Every year, we have from 80 to 100 ladies pass the final exam at the Academy.
Would you consider expanding this type of training and aid for women in other countries?
Yes, definitely. We started off as SEP JORDAN; we removed the Jordan from the logo two years ago, thinking that Jordan was the first step, where we created the brand and developed the try-outs. If it continues to work, the plan is to bring it to other countries with ladies in a similar situation who have heritage skills but lack the means or knowledge to turn them into a profession, which they would be able to do with our assistance.
It doesn’t have to be Palestinian or Syrian refugees; over time, it could be anywhere.
Which generation is your product primarily aimed at?
It's interesting, because when we sit down as a team to create and design, we think about an age range between 35 and 45 years old because both my husband and I are in that range of age, but we really want to do things that don’t have an age or gender bias, which makes me super happy to see my 18-year-old daughter wearing our mittens, beanies, hoodies, etc. I am really happy to see that millennials, Gen Z, and others are picking it up.
Explain the transparency of what you’re offering to your customers.
To be honest with you, we show off our know-how because we would be extremely happy to see people all around doing the same with their own interpretation and their own DNA. At the end of the day, there are millions of refugees in the world, and as much as we would love to work with all of them, it would be impossible to get to that amount of people.
We debated internally about how we wanted to address the internal movements at SEP, arriving at the conclusion that the best way was to become a B corporation, which is a process that takes from 1 year to 3 years. In our case, I worked for a full year for a few hours every day. The B-corp does an in-depth audit; you open your books to them. They see who your suppliers are—names, addresses, and how much you pay every single artist; in the end, if you get a certification, it means that you put profits, people, and the planet on the same level.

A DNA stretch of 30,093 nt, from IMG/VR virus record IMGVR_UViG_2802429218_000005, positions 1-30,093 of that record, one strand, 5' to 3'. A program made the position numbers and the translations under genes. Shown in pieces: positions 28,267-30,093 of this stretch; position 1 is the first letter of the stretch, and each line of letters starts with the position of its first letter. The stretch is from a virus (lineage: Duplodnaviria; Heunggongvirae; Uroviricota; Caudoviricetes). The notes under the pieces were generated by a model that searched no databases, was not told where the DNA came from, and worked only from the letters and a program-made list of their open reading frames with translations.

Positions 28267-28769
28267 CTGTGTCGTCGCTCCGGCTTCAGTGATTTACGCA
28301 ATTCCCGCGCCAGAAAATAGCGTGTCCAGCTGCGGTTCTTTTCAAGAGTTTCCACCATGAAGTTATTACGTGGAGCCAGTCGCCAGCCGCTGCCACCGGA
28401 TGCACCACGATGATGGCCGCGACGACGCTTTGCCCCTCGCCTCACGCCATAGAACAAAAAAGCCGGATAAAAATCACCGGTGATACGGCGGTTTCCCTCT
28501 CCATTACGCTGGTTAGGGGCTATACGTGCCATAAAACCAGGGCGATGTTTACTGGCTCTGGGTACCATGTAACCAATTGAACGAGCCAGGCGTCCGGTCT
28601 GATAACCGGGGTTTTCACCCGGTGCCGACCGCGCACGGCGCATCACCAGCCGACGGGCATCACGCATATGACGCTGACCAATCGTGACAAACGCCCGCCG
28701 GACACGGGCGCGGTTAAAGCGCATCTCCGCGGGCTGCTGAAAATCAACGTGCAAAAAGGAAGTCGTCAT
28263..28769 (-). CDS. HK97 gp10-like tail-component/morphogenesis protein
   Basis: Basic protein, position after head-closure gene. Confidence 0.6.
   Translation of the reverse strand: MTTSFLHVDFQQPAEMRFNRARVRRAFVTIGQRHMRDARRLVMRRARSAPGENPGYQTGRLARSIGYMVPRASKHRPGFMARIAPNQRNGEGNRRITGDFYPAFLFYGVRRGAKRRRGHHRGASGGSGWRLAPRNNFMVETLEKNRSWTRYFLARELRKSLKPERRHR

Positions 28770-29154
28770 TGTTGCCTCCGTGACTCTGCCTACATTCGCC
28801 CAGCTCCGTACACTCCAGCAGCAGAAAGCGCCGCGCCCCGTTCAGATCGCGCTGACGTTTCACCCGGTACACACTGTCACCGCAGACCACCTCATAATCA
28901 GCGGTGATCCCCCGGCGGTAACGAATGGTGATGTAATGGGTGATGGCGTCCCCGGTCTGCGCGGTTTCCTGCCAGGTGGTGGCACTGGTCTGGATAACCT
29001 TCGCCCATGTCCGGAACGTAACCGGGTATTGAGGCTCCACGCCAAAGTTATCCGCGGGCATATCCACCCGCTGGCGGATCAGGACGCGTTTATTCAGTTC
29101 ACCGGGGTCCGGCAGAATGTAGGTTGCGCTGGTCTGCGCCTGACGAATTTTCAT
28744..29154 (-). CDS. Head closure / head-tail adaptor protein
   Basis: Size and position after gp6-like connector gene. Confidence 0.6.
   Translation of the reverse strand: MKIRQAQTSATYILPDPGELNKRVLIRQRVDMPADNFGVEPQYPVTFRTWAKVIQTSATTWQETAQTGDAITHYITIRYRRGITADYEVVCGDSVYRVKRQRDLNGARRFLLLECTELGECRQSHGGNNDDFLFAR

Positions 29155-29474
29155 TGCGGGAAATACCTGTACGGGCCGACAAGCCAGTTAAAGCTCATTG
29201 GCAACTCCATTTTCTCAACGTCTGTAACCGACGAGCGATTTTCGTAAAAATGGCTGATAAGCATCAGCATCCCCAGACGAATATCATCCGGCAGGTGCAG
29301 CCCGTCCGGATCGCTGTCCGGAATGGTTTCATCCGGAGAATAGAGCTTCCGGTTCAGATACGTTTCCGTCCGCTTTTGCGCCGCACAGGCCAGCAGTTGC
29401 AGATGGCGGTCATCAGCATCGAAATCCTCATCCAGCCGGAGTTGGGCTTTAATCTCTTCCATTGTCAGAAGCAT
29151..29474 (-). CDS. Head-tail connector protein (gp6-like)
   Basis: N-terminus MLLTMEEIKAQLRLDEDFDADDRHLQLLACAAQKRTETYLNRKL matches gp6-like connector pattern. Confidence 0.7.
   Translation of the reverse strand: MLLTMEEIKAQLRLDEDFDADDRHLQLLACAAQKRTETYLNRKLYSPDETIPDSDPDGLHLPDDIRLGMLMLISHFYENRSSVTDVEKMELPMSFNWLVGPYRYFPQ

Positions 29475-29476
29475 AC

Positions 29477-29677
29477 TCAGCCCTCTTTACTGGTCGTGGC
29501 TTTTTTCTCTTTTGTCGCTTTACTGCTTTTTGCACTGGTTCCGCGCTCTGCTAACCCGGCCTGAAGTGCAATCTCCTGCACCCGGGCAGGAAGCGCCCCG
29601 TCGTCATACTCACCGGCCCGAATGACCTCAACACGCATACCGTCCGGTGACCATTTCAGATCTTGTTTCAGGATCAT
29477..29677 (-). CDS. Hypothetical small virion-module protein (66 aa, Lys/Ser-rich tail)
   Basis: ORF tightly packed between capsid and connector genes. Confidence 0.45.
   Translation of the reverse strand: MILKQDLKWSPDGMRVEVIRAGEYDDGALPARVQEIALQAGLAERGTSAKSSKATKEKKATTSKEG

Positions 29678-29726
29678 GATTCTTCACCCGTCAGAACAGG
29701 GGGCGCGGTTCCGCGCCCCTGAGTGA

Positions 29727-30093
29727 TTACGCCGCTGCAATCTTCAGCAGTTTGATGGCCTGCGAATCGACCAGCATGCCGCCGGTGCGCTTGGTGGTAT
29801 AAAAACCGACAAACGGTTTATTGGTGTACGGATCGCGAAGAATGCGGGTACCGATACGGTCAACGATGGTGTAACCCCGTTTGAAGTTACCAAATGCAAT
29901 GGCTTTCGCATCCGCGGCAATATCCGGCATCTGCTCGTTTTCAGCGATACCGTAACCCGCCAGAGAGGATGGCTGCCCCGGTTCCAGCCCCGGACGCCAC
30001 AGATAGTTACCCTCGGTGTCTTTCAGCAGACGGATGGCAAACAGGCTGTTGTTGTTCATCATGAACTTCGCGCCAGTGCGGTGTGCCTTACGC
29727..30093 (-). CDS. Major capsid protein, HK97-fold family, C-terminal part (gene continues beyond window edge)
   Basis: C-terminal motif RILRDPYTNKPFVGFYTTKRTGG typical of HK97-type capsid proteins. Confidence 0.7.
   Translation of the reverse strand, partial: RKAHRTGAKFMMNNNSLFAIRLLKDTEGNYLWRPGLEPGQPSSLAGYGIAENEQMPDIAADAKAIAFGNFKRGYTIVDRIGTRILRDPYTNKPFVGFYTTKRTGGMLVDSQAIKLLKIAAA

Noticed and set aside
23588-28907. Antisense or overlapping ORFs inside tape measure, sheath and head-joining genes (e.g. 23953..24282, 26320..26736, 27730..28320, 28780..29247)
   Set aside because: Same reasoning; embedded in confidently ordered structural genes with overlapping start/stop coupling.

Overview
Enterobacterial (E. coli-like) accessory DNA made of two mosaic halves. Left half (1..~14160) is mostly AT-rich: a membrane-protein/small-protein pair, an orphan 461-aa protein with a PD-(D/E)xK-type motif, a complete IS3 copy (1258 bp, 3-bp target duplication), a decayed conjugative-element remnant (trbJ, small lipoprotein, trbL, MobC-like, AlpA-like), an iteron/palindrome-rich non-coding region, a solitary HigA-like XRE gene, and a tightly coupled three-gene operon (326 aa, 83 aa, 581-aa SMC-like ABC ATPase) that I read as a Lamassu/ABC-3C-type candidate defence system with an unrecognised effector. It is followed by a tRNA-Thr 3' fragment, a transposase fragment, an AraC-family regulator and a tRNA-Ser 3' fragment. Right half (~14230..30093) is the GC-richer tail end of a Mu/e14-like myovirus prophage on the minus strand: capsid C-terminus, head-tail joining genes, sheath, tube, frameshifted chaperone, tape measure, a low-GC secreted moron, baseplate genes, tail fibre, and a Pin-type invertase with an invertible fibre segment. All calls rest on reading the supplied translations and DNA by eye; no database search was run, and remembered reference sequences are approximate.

To us, that was all we wanted—a third-party, independent audit to say that’s what we do. We are really proud to be a B-corporation.
We are raising the bar with the artisans’ payments; we think everyone should value their work and pay them accordingly.
Are you more into sticking to evergreen (classic) designs over trends of the moment? Why?
We will never be fast fashion; everything we create, even the 10€ scrunchie, is designed to last a lifetime and remain fashionable.Nothing is to be considered seasonal.
Is there anything you'd like to tell our readers to entice them to visit the SEP store in Milan?
Sep is an experience, not just a shop. The embroidery is a 3D experience, and the artists put their effort into every creation.
Smells and energy—this combination creates a sensory experience.The scent in every SEP store is based on the artists’ olfactory memories. You travel to Jerash Camp in Jordan, captivated by scents and spices that fill the air the artists breathe in. With their positive memories, it's a very powerful way to connect—a mix of cumin, myrrh, and the Middle East.
To end this article on a personal note,
I believe that when you buy a handmade product, you're purchasing much more than just an object. You are acquiring hours of experiments and failures. You are purchasing days, weeks, and months of work. You are not purchasing a thing; you are buying a piece of someone's heart, a moment in someone else’s life. It is not expensive; it is handmade.
To visit the store, Via Dell'Unione 7
@sepjordan on Instagram